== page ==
Significant labor cost benefits and increased lead times
The second year focused on optimizing footprint management within the production network and on optimizing capacity planning. This yielded significant labor cost benefits and also increased lead times. In addition, the rollout for a new, uniform, global SAP system was launched. In the third year, Gehring sought to further streamline its machine series by means of modularization, which has already paid off to the tune of double-digit cost reductions.
The company took the modular matrix principle that has proven itself in the automotive industry and applied it to its machine tools. Less product complexity enables lower material and overhead costs. Gehring also wants to prevent unnecessary inventory by means of shorter throughput times and closer cooperation with suppliers. The key here consists of tightly coordinated demand and capacity planning, ranging from order intake to final delivery and approval by customers.
Implementation of the program down to the last detail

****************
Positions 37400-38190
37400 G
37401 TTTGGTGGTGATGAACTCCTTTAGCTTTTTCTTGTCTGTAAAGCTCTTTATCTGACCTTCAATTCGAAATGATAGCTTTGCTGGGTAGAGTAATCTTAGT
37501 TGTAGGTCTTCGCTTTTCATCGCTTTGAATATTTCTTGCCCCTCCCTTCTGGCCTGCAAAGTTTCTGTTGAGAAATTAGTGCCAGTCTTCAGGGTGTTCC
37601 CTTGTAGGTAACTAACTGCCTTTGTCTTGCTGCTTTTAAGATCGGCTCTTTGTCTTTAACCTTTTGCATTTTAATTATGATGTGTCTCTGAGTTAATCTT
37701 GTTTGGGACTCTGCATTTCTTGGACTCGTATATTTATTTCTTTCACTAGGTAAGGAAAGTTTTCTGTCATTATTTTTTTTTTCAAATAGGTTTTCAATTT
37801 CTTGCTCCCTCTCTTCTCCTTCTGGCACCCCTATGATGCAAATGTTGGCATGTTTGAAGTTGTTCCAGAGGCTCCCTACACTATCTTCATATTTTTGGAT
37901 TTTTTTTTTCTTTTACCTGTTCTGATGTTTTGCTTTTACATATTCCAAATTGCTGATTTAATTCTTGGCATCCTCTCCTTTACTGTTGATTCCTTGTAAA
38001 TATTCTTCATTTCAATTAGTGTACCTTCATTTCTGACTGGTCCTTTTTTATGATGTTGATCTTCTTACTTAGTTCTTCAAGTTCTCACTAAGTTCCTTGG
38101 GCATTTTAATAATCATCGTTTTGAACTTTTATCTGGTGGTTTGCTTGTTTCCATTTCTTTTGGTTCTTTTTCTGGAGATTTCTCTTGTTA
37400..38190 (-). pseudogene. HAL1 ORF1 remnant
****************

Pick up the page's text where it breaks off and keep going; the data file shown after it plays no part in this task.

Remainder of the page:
Sebastian Schöning knows every individual part of the value-creation program. Each month the 40-year-old CEO and his executive colleagues spend two days analyzing the projects in order to ensure timely implementation of the program down to the last detail. The interim results after two years are impressive. “I don’t think we could have achieved much more,” he says. “We’re on the right track toward significantly raising our profitability.”
Sales in the service area alone, for example, rose by around 45 percent thanks to the new products. Savings in material costs have considerably exceeded the target value of five percent a year. An indication of how committed the employees are to the company goals is the productivity rate, which has risen by more than ten percent. And closer cooperation with suppliers means that their on-time delivery rate has risen to more than 90 percent with a five-day tolerance.